A similar joint letter calling for increased funding for sexual health was also sent today by LGBT+ groups from the Labour, LibDeb and Conservative parties.

    Last year, a review of services in South London reported that 1 in 8 people with symptoms were being turned away from sexual health clinics. This included 40% who were under 25 years old and 6% who were under 18.

    References

    1. Green I et al. Urgent request to intervene: Funding for sexual health services. 2 September 2019.
      http://www.tht.org.uk
    2. Collins S. Almost 1 in 8 people with symptoms turned away from sexual health clinics in SE London: 40% are under 25 and 6% under 18 years old. HTB 01 May 2018.
      http://i-base.info/htb/33968

    Please see this Press Release from BASHH (British Association of Sexual Health and HIV) and BHIVA (British HIV Association) from October 2018: Government funding cuts leave sexual health and HIV care at ‘breaking point’

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    Today the Mail on Sunday published an article headlined ‘HIV treatment now costs NHS as much as breast cancer – Fears £606m annual bill for sexually transmitted disease is fuelled by flood of foreign health tourists‘.

    The only views to ‘balance’ the diatribe published in the paper and online was a short rebuttal from BHIVA  (British HIV Association) and NAT (National AIDS Trust) as well as a short statement from NHS England on how costs for HIV treatment are actually reducing:

    A spokesman for the BHIVA said: ‘In the UK, new diagnoses of HIV are now falling because of the success of testing and treatment.’

    An NHS England spokesman said the cost of HIV treatment had fallen £28 million from £634 million in 2017/18 to £606 million in 2018/19.

    A Department of Health spokesman said: ‘We’ve seen a decline of almost a third in new HIV diagnoses in the UK in recent years.

    ‘As with all other serious infectious diseases, we do not charge overseas visitors for treatment for HIV as, if left untreated, there is a significant risk to others in this country.’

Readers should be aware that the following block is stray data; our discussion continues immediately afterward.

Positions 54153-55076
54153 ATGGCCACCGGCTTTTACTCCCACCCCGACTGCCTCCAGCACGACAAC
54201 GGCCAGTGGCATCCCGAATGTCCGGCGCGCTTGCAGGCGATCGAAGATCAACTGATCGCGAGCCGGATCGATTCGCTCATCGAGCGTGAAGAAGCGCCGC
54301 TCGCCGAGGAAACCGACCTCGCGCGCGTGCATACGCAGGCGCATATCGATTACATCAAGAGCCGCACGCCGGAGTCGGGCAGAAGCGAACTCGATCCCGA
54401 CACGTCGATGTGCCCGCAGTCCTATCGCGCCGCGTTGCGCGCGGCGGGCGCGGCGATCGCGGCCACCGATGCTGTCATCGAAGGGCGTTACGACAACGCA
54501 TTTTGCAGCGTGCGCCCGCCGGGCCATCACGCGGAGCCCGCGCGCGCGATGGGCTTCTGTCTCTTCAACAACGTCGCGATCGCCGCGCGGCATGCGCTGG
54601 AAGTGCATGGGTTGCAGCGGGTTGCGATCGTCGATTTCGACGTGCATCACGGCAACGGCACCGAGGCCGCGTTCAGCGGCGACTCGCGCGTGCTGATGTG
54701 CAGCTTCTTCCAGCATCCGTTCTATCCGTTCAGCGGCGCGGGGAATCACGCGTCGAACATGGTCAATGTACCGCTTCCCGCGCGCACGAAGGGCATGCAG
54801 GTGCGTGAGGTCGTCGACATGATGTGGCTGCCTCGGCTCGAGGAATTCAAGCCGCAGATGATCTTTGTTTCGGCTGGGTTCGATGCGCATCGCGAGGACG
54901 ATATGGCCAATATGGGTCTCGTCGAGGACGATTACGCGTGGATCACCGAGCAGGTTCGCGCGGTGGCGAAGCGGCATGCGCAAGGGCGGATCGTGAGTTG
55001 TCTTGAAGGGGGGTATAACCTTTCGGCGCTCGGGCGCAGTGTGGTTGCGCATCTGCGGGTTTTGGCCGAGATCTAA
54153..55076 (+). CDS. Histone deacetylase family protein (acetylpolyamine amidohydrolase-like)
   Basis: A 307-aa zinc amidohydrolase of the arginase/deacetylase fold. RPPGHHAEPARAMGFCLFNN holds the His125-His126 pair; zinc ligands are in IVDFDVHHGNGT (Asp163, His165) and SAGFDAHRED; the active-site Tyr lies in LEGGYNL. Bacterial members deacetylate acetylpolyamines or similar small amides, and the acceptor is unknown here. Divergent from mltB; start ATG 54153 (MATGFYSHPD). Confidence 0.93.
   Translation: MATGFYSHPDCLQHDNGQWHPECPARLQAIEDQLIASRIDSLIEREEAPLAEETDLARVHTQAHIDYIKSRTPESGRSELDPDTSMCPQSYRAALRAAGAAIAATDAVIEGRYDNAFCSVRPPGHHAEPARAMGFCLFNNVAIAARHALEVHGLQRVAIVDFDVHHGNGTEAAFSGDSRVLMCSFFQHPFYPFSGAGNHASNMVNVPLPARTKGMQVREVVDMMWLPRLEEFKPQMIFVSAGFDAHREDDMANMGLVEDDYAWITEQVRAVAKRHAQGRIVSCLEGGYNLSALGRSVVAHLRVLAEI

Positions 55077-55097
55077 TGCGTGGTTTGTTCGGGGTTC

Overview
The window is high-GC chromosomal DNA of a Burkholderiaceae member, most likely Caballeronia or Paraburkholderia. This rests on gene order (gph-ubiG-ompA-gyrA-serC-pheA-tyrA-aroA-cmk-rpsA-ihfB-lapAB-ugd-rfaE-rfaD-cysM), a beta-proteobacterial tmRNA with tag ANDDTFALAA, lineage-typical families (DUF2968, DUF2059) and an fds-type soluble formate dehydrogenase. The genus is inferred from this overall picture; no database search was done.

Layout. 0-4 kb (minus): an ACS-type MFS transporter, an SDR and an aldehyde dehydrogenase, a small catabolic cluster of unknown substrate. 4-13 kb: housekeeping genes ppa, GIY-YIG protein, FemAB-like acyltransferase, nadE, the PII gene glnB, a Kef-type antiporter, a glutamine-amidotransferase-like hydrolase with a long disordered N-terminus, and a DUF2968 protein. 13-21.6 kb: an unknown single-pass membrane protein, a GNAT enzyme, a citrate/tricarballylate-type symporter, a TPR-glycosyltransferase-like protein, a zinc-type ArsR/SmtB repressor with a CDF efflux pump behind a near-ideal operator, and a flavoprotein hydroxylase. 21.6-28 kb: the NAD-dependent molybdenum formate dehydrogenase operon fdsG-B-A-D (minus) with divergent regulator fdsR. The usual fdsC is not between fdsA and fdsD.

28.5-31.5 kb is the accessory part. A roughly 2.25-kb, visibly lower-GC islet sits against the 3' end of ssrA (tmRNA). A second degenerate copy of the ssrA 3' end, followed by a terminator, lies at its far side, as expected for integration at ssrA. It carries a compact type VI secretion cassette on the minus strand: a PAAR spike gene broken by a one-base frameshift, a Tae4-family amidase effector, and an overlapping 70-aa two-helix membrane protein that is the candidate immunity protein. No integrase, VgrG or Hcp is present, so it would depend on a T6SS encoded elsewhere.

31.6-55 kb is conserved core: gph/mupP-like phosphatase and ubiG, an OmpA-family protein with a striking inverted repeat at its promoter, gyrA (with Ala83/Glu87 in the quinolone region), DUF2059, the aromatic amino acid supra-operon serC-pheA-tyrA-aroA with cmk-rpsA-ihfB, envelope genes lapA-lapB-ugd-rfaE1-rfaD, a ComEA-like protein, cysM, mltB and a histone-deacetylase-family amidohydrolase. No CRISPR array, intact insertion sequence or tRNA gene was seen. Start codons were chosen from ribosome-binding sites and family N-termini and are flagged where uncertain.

Deborah Gold, chief executive of the NAT, said: ‘The concept of health tourism for HIV treatment is an outdated myth.

    ‘It is actually a problem that we have such long average delays, usually years, between migrants’ arrival in the UK and them accessing HIV testing and care.

    ‘Universal availability of HIV treatment is a cornerstone of the response in the UK. Any suggestion this is a poor use of NHS money, or that access to treatment should be limited for anyone, is outrageous. In fact, it is evidence of the NHS at its best: saving lives and preventing ill-health.’

    UK-CAB (the UK Community Advisory Board) responded to the article via this tweet with the following statement:

    “The UK is a world leader in reducing the numbers of new HIV diagnoses and one of only six countries to have already met the UNAIDS 90-90-90 targets. This achievement would not have been possible without upscaling HIV testing and providing immediate antiretroviral treatment to all people living with HIV in the UK.

    People with HIV on effective antiretroviral treatment cannot pass the virus on to their sexual partners or to their unborn child during birth and pregnancy. The investment in free HIV treatment for everyone with HIV is fundamental to meeting the Government’s commitment to end new transmissions by 2030.

    Stigmatising information like that reported in today’s Mail on Sunday only serves to hinder the UK’s response to the HIV epidemic. Whilst we have made huge strides in reducing new diagnoses by an incredible 28% between 2015 and 2017, the numbers of people diagnosed late is still too high.

    Late diagnosis not only increases the chances of premature death but also heightens the risk of HIV being unknowingly transmitted to sexual partners. We cannot tolerate attitudes which put people off testing and finding out their HIV status.

    People living with HIV should not be pitted against other patient groups or conditions.

    Access to treatment and care for all people living with HIV ensures that individuals can live well and in good health and also stops transmission of the virus to others. Any insinuation that denying HIV treatment to those without ‘settled’ status would be a benefit to the nation’s public health or NHS budgets is nonsense.”

    Please circulate this as widely as possible.

    1 Comment

    Patients still make enquiries at busiest hours, despite 24/7 online access